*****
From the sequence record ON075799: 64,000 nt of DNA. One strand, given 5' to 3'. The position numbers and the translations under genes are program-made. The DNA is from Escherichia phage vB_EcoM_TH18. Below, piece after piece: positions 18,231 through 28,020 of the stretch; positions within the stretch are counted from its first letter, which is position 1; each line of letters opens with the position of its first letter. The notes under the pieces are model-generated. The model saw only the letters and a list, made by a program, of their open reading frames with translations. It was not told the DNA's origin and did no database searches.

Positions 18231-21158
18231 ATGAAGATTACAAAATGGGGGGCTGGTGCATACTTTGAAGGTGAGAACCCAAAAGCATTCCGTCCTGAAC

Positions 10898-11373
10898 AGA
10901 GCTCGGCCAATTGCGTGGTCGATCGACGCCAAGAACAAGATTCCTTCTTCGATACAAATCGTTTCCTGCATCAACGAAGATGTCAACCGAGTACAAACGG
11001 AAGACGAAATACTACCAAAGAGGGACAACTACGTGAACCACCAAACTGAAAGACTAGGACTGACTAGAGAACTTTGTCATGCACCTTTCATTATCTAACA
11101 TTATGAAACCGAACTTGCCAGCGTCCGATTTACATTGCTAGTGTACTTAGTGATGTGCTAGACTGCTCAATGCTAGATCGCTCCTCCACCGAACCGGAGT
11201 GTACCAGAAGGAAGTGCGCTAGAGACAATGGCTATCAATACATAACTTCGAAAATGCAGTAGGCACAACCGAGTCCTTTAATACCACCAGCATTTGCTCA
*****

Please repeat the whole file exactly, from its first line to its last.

From the sequence record ON075799: 64,000 nt of DNA. One strand, given 5' to 3'. The position numbers and the translations under genes are program-made. The DNA is from Escherichia phage vB_EcoM_TH18. Below, piece after piece: positions 18,231 through 28,020 of the stretch; positions within the stretch are counted from its first letter, which is position 1; each line of letters opens with the position of its first letter. The notes under the pieces are model-generated. The model saw only the letters and a list, made by a program, of their open reading frames with translations. It was not told the DNA's origin and did no database searches.

Positions 18231-21158
18231 ATGAAGATTACAAAATGGGGGGCTGGTGCATACTTTGAAGGTGAGAACCCAAAAGCATTCCGTCCTGAAC

Positions 10898-11373
10898 AGA
10901 GCTCGGCCAATTGCGTGGTCGATCGACGCCAAGAACAAGATTCCTTCTTCGATACAAATCGTTTCCTGCATCAACGAAGATGTCAACCGAGTACAAACGG
11001 AAGACGAAATACTACCAAAGAGGGACAACTACGTGAACCACCAAACTGAAAGACTAGGACTGACTAGAGAACTTTGTCATGCACCTTTCATTATCTAACA
11101 TTATGAAACCGAACTTGCCAGCGTCCGATTTACATTGCTAGTGTACTTAGTGATGTGCTAGACTGCTCAATGCTAGATCGCTCCTCCACCGAACCGGAGT
11201 GTACCAGAAGGAAGTGCGCTAGAGACAATGGCTATCAATACATAACTTCGAAAATGCAGTAGGCACAACCGAGTCCTTTAATACCACCAGCATTTGCTCA